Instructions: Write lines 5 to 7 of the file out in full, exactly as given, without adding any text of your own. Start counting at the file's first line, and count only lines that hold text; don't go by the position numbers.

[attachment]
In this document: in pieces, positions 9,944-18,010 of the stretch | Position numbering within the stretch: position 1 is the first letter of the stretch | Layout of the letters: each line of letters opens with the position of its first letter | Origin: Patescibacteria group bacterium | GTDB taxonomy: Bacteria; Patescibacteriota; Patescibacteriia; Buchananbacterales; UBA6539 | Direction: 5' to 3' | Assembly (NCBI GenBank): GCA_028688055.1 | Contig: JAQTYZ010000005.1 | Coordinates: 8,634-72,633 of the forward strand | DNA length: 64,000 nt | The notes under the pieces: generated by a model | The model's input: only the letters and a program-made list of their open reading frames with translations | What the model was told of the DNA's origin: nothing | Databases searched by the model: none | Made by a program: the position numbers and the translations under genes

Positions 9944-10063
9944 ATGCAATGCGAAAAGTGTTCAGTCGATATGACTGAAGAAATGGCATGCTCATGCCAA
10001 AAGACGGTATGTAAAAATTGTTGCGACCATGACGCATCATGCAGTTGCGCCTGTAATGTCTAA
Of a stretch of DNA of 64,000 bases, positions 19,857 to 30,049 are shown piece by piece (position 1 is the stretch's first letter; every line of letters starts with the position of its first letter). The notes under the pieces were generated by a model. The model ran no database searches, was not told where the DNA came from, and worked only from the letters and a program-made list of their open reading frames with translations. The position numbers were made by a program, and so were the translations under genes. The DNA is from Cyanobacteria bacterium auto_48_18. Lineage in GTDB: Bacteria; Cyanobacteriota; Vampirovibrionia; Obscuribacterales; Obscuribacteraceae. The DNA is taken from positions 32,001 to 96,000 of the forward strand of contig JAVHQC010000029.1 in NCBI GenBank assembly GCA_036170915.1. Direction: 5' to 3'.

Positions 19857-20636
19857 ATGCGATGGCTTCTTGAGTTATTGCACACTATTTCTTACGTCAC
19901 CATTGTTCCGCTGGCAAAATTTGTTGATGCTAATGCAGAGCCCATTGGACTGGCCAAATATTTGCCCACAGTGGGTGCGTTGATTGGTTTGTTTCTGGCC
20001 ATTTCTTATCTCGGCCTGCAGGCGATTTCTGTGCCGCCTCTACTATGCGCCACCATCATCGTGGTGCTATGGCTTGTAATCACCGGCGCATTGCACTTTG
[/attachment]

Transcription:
Of a stretch of DNA of 64,000 bases, positions 19,857 to 30,049 are shown piece by piece (position 1 is the stretch's first letter; every line of letters starts with the position of its first letter). The notes under the pieces were generated by a model. The model ran no database searches, was not told where the DNA came from, and worked only from the letters and a program-made list of their open reading frames with translations. The position numbers were made by a program, and so were the translations under genes. The DNA is from Cyanobacteria bacterium auto_48_18. Lineage in GTDB: Bacteria; Cyanobacteriota; Vampirovibrionia; Obscuribacterales; Obscuribacteraceae. The DNA is taken from positions 32,001 to 96,000 of the forward strand of contig JAVHQC010000029.1 in NCBI GenBank assembly GCA_036170915.1. Direction: 5' to 3'.

Positions 19857-20636
19857 ATGCGATGGCTTCTTGAGTTATTGCACACTATTTCTTACGTCAC